Rendition is a powerful film that examines the effects of fear and hatred in a post-9/11 world. Similar conceptually to Babel and Crash, it follows a group of people whose lives intersect in devastating ways after a bomb goes off in the village square of an unnamed African city.
It is immediately engaging when we witness Anwar El-Ibrahimi (Omar Metwally), an Egyptian-American bio-chemist, nabbed by government agents in an airport. During a terrifyingly real ordeal, Anwar is shuttled to an undisclosed country with a heavy bag over his head, stripped, handcuffed, tortured and kept in a hole. The CIA has (weak) evidence that Anwar has been in contact with the leader of a terrorist group that is claiming responsibility for the bombing. The group’s bombs have become more advanced since Anwar’s alleged contact with them, and it is assumed he used his expertise to aid them. Metwally’s performance has a huge emotional impact, and the tension of whether or not he’ll get back to his pregnant wife (Reese Witherspoon) is intense. Metwally is a fine actor; the look on his face when he parts with agent Douglas Freeman (Jake Gyllenhaal) is a perfect mix of disgust and gratitude.
The cast is excellent, with veterans like Meryl Streep and Alan Arkin. But their roles as hard-hearted government officials are a little dry. Newcomers Moa Khouas and Zineb Oukach give standout performances, as Oukach is seduced by boyfriend Khouas into joining a terrorist group. Their tragic love story also involves a timeline twist.
The film does itself a disservice with a somewhat contrived idea of keeping the characters generic and stereotypical. For example, Jake Gyllenhaal is a conflicted CIA agent who joined the agency immediately after 9/11. We are never given a particular reason, like if he lost a loved one. He stands for all of the Americans who are still struggling to understand their moral stance in this new reality. The effect disallows much needed character development. There are so many stories and so much technical information to be conveyed that the film does feel like it’s missing something.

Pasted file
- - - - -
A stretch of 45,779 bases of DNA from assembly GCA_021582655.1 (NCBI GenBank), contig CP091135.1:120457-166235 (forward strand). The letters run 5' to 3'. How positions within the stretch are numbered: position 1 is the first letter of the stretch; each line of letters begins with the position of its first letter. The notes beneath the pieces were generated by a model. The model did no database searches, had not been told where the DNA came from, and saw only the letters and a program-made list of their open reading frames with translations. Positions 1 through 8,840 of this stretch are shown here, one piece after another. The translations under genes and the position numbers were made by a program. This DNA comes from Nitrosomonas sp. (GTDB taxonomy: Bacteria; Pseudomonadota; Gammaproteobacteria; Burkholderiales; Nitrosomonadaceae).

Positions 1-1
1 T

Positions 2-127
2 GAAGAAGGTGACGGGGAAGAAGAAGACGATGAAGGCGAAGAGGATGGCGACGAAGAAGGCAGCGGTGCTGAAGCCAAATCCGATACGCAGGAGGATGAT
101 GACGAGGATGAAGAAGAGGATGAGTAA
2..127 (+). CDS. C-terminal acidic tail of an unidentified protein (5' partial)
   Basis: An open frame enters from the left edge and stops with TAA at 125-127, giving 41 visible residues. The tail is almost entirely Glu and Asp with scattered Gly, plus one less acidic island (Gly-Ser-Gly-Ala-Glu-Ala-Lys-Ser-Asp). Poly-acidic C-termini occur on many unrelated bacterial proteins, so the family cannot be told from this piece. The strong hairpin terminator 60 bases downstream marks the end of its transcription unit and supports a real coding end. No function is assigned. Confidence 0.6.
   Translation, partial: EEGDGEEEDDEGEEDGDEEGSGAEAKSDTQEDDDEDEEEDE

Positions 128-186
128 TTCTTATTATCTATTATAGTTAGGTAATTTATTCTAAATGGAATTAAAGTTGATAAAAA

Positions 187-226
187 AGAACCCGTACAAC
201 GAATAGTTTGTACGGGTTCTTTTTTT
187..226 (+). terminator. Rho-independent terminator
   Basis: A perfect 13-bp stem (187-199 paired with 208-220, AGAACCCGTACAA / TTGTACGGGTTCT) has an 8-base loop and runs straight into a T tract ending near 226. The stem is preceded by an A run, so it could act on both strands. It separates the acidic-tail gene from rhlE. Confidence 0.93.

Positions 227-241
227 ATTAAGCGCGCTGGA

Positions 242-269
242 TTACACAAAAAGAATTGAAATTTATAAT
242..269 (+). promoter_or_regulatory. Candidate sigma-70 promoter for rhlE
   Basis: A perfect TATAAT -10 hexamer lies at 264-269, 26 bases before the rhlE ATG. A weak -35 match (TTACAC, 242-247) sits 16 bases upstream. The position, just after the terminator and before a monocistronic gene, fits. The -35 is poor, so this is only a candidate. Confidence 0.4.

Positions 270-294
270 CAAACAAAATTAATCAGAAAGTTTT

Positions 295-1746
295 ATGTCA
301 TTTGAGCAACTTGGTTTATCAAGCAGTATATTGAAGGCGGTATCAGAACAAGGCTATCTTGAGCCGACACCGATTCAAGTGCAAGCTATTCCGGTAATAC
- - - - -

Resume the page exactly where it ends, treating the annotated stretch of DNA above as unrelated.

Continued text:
Other characters seem to have muted emotion. Witherspoon maintains a very calm, doe-eyed demeanour throughout most of the film. For a character whose husband has been detained by shady people who are doing God-knows-what to him, the portrayal didn’t settle right. While Streep’s cold and unsympathetic CIA executive does provide the little sarcastic comedy that can be found in the film, there is no moment of humanity to round out the character, nor does she receive any gratifying come-uppance. This may have been intentional, however. Peter Saarsgaard’s character is extremely disappointing when he makes a quick switch from being a champion for the El-Ibrahimi family to a coward. And Gyllenhaal’s lover is a completely unnecessary element to the story.
The film is realistic in the way that it ends the story somewhat unsatisfactorily. It is not wrapped up in a pretty little bundle. Just like in real life, the corruption and devastation are nowhere near resolved.
Rendition should be applauded for its intentions. It vehemently reprimands the government for its monstrous activities, and illustrates how sick it is that so much power and political immunity is given to ordinary people with titles. And in violent conflicts, no side comes out clean.